We conduct infection research of direct clinical relevance to humans, centred on improved diagnosis, treatment and prevention of infections.  We investigate how pathogens cause disease, and our research aims to better understand the host response to infection and vaccination.

Our state-of-the-art research facilities encompass the Ronald Ross Building, a purpose built 5,000m2 facility which includes containment level II and III multi-user laboratories for in vitro and in vivo work, the MerseyBio Incubator, the Biosciences Building and the University’s Leahurst Campus.

Our work addresses infections of importance both in the UK and overseas and encompasses diseases in adults and children as relates to brain, respiratory and gastrointestinal disease, as well as HIV, sepsis and emerging zoonotic infections.

A range of experimental microbiological, virology and immunological methods and techniques are employed, including -omics analysis, imaging, animal models of infection and clinical trials.

Staff in the Department of Clinical Infection, Microbiology and Immunology

Research themes

Centres of Excellence

Cells on a world map

Epidemiology of infectious diseases and surveillance

We are a multidisciplinary team working to advance epidemiological knowledge of endemic, emerging and pandemic infections. Our priority is understanding inequalities in infection burden for clinical and population health action. To this end, we use observational and interventional epidemiological study designs and novel and emerging data sources.

Vaccine module

Vaccines, therapeutics, diagnostics

We are undertaking research to improve the effectiveness of current vaccines and drive the development of new vaccines for major diseases of humans and animals. Our vaccine research spans a wide range of viral, bacterial, and parasite infections.

Image of bacteria in petri dish

Pre-clinical infection models (in vitro and in vivo)

We develop and use clinically relevant in vitro and in vivo models of respiratory, gastrointestinal, brain and systemic infection to elucidate mechanistic understanding of bacterial and viral disease processes and host immune responses. Our models include a wide range of primary and cell line tissue culture models, organoid models, and Galleria, zebrafish and mouse models of infectious disease.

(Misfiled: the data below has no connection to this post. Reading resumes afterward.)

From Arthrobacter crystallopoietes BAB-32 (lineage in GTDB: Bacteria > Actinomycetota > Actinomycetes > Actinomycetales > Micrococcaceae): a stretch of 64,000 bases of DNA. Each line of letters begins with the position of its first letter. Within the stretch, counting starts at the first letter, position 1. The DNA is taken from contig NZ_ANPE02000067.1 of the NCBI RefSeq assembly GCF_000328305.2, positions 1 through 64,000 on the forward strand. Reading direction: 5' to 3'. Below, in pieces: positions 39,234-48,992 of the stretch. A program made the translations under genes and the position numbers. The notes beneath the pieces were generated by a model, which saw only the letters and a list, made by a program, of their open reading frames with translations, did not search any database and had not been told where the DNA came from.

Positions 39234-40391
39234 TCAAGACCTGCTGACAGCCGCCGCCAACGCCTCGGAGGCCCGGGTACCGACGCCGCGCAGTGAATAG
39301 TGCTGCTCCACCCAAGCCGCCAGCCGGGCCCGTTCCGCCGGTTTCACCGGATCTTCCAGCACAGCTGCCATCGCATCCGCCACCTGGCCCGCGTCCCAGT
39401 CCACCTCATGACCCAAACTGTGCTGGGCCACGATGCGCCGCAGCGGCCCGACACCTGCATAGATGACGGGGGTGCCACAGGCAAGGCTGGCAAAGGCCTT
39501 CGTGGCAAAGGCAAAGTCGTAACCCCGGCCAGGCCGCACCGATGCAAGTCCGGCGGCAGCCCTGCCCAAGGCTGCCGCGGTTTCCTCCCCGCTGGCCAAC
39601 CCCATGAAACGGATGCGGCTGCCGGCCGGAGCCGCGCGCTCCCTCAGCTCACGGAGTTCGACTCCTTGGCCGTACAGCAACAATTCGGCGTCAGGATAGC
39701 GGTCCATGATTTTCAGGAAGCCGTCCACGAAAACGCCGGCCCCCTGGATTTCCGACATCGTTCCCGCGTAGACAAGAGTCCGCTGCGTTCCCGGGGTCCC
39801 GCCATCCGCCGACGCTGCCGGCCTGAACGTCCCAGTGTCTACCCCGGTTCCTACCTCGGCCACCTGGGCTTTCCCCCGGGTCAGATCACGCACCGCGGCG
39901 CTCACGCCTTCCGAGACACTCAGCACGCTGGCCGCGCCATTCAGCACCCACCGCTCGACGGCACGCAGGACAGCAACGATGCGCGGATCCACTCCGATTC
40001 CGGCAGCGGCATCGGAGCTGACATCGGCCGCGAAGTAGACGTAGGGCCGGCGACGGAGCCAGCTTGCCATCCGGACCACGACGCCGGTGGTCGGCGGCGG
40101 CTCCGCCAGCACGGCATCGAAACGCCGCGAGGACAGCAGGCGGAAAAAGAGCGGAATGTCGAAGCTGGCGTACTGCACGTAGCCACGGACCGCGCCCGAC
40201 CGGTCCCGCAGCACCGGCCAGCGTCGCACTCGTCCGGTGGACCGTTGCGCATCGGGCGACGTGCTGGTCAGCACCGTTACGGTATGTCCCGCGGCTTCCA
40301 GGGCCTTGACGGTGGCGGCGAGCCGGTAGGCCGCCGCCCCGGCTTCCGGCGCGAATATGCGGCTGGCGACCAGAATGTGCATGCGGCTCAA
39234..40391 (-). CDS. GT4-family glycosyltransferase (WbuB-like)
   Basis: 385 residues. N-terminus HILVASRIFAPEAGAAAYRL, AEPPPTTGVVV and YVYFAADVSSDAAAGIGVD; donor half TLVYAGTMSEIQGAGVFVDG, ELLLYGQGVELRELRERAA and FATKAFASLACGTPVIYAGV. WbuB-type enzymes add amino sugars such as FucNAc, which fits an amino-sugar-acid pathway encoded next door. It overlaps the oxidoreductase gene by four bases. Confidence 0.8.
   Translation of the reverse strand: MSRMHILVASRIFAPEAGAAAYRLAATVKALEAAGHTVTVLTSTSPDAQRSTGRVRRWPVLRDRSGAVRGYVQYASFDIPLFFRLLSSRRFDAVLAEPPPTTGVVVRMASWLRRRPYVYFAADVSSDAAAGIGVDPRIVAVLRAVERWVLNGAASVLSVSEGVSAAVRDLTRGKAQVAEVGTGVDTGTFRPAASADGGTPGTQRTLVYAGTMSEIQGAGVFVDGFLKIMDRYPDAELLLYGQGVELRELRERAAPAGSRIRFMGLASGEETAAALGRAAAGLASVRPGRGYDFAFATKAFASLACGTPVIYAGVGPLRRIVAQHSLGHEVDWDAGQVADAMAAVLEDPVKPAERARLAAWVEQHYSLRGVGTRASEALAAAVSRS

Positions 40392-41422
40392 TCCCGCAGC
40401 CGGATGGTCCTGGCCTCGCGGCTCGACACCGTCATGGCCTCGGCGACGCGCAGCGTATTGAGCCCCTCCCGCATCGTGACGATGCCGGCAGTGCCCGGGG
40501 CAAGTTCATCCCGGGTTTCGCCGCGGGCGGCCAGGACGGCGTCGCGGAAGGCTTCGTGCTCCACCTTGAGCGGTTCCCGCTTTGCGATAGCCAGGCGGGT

Image of cells

Host pathogen interactions

We specialise in studying host-pathogen interactions with our expertise spanning an array of bacterial and viral pathogens. We implement our studies across multiple platforms, including animal models, and human subjects. Our studies are aimed at developing interventions, that encompasses diagnostics, pioneering therapeutics targeting resistant pathogens, combating emerging or re-emerging infections, and advancing vaccine development.

Research centres

Pandemic Institute

The Pandemic Institute

Preparing the world for the next pandemic. Leading the world’s understanding and ability to manage pandemics, through an end-to-end approach to pandemic research.

Microbiome Innovation Centre

Microbiome Innovation Centre

Combining state of the art facilities with diverse expertise from across numerous disciplines including ecological, biological, clinical and veterinary science.

Image of lab

Centre for Global Vaccine Research

Working to develop and implement the use of vaccines against major infectious diseases.

The Malawi-Liverpool Wellcome Trust

Malawi - Liverpool - Wellcome programme

Conducting internationally excellent research to benefit health and training the next generation of researchers

Microscope lens

Pre-clinical Studies Unit

The Pandemic Institute funded Pre-Clinical Studies Unit provides world leading expertise in clinically relevant in vitro and in vivo models for testing new vaccine candidates, drugs and therapies against a range of existing infectious diseases and emerging new threats. The PCS unit handles both category 2 and category 3 pathogens and is staffed by highly experienced infectious disease researchers who can provide expertise to both academic and industrial engagement and develop new tailor-made infectious disease models upon request.